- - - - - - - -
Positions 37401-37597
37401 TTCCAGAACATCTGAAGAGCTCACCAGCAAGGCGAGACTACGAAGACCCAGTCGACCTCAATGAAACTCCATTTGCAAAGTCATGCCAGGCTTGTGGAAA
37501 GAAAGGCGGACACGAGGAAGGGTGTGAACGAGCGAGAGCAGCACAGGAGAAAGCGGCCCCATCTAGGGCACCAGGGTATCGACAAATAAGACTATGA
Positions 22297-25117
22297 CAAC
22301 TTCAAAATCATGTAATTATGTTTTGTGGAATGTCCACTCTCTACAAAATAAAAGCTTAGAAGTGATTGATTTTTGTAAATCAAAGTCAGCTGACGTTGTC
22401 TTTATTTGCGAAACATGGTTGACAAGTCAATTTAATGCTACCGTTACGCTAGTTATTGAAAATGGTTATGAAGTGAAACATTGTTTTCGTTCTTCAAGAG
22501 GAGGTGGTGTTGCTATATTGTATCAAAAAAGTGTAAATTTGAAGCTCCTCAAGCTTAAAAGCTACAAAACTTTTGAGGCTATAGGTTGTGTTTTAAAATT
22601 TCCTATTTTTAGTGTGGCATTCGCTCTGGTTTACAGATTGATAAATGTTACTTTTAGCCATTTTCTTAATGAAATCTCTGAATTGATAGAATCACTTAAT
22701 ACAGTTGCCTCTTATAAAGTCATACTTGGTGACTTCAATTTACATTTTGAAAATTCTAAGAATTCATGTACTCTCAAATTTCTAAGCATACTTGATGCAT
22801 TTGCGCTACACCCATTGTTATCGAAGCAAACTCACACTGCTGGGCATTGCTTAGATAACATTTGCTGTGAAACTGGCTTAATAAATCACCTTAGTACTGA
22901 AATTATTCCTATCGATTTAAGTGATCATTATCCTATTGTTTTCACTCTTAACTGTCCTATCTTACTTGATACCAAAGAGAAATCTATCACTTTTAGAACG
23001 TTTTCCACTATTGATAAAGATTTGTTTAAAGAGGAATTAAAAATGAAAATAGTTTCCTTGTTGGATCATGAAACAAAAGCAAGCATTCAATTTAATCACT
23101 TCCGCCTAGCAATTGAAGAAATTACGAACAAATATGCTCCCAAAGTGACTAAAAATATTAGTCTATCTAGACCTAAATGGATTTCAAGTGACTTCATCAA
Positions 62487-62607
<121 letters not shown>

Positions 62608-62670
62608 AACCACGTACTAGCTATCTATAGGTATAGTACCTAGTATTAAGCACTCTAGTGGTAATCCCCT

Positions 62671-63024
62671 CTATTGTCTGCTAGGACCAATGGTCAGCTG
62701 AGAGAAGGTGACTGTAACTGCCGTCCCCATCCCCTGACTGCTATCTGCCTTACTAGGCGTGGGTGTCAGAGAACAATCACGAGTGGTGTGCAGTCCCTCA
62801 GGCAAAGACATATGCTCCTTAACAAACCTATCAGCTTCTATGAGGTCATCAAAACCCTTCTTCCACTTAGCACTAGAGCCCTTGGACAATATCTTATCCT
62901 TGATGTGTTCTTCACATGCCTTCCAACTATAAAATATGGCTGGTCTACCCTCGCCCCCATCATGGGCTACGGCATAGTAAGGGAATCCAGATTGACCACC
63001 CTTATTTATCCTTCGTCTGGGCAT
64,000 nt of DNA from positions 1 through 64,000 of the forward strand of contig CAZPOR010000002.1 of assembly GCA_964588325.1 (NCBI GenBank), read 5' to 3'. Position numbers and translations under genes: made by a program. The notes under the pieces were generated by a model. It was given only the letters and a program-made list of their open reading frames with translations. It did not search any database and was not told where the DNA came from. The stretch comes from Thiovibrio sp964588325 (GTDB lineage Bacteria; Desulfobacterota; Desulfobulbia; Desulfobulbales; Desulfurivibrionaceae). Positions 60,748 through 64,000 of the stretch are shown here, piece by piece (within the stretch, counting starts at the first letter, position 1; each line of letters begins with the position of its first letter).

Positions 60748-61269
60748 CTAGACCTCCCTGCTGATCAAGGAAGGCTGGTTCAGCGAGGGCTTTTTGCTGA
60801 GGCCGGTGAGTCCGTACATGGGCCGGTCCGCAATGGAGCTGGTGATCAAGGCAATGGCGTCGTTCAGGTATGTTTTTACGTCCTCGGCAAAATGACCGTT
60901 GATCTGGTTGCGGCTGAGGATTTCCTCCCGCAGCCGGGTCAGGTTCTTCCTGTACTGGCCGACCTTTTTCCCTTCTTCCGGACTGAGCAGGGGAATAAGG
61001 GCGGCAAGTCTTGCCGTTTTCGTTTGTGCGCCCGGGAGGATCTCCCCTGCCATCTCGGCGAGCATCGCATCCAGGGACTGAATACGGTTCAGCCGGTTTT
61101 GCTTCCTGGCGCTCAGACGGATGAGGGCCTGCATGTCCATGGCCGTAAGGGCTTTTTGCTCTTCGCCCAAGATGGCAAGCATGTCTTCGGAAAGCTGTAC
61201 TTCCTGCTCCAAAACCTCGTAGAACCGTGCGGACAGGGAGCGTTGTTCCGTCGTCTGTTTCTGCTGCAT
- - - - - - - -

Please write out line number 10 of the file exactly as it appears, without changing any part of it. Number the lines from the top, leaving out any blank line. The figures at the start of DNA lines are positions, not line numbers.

22701 ACAGTTGCCTCTTATAAAGTCATACTTGGTGACTTCAATTTACATTTTGAAAATTCTAAGAATTCATGTACTCTCAAATTTCTAAGCATACTTGATGCAT